McCray: I think a lot. There's another big undercurrent: Is wireless health, at the end of the day, going to be dominant in the market because of disruption or because the existing institutions embrace it? I think maybe a slight majority of people would say it will occur through disruption. I think it translates into, it's a disruptive force that will give the tools to the institutional providers that are really on top of their game. A lot of them are already embracing these tools, and they're at least figuring out what they can do with them and how they can fit them into their business model.
It'll disruptively force other companies to come along or just lose market.
FMH: Were there any devices that were unveiled at the conference that stood out to you?
McCray: One that grabbed everyone's attention--it grabbed my attention the first time I met one of the founders a few months ago--is called DuoFertility from Cambridge Temperature Concepts. It's a service to promote fertility. Think of a woman that wants to get pregnant, but she can't. The next step is [In Vitro Fertilization], which is very expensive and very invasive. [DuoFertility] is an alternative that she can do at home that's about one-tenth as expensive. It's a combination of sensors that are wearable with a bedside platform that gathers information tied into a medical record from a patient's physician that tells patients essentially when it's time to get on the job fairly accurately. And in the U.K., they're offering a money back guarantee [after 12 months of compliant use] if you don't get pregnant after two weeks. That got everyone's attention.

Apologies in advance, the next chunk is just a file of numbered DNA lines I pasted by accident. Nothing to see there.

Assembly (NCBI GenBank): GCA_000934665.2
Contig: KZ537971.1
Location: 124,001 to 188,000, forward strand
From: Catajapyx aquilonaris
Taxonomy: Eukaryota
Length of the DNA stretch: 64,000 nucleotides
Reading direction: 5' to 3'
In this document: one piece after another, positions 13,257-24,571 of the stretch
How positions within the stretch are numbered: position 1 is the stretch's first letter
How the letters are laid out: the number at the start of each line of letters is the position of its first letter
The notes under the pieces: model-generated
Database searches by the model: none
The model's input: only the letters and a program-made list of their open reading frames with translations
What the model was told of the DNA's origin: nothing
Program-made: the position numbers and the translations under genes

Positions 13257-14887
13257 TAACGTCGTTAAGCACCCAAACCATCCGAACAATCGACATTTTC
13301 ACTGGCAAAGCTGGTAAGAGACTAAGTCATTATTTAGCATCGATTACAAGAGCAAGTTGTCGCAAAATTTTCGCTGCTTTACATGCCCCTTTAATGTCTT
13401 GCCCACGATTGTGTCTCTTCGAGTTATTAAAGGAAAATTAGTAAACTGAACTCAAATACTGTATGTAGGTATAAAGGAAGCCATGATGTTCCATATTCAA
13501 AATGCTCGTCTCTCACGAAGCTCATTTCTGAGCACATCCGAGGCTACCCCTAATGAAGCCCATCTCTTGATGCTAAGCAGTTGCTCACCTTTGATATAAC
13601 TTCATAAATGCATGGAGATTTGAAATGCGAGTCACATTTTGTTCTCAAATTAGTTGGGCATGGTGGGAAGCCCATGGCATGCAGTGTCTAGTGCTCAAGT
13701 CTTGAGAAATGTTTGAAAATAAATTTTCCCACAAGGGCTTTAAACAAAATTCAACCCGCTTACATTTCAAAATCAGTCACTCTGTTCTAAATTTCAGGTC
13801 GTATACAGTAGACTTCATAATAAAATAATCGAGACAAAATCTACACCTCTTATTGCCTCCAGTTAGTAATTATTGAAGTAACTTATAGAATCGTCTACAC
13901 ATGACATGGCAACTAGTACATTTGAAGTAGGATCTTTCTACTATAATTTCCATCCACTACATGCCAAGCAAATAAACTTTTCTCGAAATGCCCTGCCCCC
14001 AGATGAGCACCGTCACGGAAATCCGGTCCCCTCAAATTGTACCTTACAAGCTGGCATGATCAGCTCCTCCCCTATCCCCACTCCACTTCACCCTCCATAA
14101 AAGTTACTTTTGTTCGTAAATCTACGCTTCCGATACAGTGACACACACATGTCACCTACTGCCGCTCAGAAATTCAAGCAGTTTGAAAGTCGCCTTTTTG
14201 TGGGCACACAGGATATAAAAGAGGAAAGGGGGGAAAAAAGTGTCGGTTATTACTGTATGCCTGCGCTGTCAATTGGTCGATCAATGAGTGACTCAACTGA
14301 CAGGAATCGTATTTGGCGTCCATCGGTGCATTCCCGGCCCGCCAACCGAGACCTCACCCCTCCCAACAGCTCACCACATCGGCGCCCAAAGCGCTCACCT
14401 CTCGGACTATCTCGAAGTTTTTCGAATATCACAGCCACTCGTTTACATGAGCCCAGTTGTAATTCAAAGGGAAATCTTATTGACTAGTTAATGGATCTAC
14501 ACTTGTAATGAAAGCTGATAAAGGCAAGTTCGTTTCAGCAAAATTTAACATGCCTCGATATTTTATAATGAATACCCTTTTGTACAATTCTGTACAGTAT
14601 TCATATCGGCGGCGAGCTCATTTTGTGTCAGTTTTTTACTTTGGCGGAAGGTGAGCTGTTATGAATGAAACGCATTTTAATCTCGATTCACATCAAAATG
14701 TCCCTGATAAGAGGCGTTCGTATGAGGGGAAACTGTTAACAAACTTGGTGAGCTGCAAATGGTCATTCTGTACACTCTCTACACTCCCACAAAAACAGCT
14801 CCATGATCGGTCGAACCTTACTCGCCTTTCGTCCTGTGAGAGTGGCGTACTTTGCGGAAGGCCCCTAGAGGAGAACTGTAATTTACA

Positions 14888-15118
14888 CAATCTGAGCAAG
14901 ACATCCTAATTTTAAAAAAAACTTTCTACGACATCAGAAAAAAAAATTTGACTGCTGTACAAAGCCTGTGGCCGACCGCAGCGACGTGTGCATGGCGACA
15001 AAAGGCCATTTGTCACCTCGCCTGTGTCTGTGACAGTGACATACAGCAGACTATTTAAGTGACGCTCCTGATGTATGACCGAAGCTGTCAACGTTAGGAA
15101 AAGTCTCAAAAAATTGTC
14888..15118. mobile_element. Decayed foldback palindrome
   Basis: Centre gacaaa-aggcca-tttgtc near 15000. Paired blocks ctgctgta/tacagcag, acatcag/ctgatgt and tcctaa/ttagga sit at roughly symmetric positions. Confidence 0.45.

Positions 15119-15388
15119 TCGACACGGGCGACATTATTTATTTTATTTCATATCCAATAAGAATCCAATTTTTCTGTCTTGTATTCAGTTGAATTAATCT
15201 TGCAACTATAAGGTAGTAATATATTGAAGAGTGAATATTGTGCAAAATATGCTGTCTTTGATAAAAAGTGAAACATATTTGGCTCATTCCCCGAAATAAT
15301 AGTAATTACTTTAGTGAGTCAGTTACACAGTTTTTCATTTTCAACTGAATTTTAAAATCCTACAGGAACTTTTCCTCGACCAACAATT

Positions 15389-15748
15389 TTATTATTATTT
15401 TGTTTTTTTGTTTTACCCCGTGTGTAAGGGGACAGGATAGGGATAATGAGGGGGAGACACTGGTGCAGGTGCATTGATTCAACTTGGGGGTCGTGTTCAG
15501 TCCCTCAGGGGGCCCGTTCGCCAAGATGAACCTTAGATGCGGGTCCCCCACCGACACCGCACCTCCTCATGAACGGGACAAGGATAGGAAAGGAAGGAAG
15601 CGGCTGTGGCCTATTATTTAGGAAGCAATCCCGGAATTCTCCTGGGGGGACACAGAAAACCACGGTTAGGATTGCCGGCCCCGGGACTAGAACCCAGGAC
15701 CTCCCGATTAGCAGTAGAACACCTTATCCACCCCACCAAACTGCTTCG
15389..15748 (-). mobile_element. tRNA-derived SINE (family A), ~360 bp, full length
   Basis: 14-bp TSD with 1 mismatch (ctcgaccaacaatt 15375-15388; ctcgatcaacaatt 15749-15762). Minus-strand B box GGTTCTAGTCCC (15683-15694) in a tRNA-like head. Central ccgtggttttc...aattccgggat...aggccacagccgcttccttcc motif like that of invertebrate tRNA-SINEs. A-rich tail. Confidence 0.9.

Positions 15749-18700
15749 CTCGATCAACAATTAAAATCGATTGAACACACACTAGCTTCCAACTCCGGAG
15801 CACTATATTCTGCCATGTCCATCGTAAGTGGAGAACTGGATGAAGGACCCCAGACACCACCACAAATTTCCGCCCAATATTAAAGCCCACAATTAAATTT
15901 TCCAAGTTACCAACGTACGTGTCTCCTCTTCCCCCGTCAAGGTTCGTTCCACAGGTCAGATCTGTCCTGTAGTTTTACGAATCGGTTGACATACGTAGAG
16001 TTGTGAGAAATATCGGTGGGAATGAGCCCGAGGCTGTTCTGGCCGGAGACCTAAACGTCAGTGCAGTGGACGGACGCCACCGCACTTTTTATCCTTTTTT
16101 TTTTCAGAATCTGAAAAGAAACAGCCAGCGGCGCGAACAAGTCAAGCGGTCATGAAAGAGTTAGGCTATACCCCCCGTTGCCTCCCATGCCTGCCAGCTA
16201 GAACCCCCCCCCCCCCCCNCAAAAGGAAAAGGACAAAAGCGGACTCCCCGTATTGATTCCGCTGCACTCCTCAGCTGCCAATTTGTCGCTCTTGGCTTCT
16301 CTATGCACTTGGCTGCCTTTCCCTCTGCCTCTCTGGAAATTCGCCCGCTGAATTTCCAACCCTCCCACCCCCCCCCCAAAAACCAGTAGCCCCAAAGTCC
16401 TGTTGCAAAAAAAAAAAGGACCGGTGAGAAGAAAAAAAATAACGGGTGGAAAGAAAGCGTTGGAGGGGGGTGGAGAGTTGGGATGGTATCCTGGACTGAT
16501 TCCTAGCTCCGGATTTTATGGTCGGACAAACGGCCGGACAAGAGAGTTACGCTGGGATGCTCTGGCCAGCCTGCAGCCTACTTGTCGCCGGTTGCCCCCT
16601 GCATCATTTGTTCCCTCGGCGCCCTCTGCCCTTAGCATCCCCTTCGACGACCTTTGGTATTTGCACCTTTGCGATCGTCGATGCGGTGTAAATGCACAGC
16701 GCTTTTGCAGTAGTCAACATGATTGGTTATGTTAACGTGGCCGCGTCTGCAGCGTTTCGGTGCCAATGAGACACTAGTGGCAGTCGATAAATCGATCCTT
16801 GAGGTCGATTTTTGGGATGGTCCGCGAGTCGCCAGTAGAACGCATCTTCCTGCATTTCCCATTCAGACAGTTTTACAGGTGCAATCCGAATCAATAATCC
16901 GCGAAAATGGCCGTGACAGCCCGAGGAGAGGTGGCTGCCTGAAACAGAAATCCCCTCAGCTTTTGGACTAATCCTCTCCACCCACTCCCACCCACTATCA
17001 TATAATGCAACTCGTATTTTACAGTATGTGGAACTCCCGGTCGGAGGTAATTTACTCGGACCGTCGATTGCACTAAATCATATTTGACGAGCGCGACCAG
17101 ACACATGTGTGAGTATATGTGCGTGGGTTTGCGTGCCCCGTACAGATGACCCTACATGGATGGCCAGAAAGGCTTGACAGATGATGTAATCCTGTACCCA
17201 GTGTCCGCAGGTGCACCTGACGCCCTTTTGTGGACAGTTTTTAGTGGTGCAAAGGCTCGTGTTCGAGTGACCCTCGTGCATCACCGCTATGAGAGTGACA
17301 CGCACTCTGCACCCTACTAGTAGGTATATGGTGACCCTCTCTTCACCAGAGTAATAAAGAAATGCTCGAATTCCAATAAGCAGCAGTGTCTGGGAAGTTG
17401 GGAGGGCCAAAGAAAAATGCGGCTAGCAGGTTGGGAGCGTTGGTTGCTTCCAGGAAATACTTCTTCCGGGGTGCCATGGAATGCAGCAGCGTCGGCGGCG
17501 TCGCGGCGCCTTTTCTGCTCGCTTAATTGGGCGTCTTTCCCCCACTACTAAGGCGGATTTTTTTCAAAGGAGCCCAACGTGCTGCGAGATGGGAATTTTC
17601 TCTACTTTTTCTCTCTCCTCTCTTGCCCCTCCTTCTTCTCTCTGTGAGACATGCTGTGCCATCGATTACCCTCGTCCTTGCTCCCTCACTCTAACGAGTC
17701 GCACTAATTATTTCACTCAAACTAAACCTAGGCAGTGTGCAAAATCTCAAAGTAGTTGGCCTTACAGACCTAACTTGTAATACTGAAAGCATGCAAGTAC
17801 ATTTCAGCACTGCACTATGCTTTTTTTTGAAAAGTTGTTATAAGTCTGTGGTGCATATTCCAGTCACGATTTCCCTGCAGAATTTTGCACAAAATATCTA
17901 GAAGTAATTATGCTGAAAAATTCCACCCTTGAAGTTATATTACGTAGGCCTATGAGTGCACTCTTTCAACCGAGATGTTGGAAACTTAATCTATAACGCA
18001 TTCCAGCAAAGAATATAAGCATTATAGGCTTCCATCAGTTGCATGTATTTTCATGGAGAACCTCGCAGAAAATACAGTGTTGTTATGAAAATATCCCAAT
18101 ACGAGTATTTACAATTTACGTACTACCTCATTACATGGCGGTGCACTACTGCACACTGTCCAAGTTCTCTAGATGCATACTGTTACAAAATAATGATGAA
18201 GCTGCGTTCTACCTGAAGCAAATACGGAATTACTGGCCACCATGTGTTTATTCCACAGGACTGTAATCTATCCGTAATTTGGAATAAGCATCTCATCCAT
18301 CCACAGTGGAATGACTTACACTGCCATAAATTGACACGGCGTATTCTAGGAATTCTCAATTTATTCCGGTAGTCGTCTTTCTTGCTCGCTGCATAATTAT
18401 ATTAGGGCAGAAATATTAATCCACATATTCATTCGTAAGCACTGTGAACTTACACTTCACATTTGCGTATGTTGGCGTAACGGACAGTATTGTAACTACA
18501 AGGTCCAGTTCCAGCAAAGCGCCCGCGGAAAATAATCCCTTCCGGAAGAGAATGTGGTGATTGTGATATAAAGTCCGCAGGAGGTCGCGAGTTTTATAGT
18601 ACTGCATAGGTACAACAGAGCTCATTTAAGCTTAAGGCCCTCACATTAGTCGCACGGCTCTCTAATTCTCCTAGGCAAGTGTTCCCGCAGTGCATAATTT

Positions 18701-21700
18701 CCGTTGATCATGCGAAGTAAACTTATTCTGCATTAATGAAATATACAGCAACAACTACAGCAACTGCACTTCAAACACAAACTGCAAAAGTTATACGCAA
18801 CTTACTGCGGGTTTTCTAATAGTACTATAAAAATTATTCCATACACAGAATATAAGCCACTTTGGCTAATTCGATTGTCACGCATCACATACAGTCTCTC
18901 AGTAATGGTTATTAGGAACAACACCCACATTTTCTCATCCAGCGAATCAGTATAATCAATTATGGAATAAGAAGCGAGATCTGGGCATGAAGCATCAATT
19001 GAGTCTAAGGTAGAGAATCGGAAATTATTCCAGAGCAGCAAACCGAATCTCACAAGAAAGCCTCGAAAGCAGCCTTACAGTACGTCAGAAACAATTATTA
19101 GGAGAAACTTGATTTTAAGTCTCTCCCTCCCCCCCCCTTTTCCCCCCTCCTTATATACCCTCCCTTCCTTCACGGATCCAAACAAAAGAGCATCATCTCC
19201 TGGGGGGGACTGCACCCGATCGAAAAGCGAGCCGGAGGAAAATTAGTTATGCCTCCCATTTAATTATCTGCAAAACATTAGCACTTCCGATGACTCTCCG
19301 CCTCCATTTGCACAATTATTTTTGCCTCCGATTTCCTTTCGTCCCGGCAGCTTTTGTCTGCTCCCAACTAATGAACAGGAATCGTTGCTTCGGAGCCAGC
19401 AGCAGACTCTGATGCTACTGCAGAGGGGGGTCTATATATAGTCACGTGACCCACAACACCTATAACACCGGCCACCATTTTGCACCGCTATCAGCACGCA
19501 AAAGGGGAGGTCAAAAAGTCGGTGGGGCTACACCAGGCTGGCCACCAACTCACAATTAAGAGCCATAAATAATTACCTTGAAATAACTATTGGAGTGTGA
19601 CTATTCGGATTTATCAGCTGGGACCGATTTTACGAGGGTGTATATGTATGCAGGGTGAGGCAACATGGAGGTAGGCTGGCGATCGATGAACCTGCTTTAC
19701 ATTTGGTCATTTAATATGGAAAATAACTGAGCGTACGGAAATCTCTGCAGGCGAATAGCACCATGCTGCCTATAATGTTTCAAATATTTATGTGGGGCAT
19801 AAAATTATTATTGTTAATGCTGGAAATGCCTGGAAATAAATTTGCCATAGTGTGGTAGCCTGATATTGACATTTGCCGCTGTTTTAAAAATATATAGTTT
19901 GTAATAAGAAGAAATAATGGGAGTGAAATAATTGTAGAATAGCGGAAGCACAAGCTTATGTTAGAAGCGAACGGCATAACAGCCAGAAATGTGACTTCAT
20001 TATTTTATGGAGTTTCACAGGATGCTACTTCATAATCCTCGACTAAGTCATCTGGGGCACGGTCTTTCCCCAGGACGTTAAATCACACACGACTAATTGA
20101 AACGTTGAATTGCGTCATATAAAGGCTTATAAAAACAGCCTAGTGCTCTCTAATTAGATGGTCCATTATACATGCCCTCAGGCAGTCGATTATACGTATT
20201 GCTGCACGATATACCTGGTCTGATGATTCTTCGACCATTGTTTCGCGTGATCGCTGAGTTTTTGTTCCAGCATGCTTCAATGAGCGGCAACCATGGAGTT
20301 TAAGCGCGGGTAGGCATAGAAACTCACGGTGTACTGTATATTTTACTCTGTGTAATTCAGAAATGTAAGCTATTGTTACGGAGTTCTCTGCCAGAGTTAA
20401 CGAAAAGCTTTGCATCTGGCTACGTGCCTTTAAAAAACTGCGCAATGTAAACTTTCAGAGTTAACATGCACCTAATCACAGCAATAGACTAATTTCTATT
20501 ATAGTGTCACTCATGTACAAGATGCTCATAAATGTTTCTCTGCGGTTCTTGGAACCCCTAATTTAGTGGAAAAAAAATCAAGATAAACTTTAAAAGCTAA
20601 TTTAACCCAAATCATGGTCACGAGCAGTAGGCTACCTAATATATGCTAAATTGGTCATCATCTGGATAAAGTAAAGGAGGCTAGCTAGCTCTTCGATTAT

FMH: Prior to the conference, you mentioned that it currently is not known who will be the "Amazon or eBay" of mobile healthcare. How soon until that moment manifests itself?
McCray: I think in five or six years, we're going to know who they are. And I think those companies probably exist today--at least in somebody's garage. Even in 2000-01, both [Amazon and eBay], by revenue, were still microscopic compared to a Walmart or a Target, but they were clearly where the momentum was. They changed the rules for traditional retailers and put pressure on them.
And healthcare is huge. So, it may be that there are companies that pressure certain segments of healthcare dramatically. If there's a better way to diagnose sleep disorders that costs 25 percent [less] and is more convenient for the patient, and lowers their overall costs because the primary-care doc can deal with it, it's a winning combination. That's going to outcompete the traditional approach. Just like surgery centers have outcompeted general hospitals and surgery wards in hospitals for lots and lots of services.
To me, useful innovation is innovation that starts with a problem and then assembles the knowledge to solve it. That's useful innovation.
I'm going to make a prediction that in about two years, there's going to be a rush of venture capital into this sector because investors are going to realize that it's about time that somebody's going to make a lot of money.
This interview has been edited and condensed.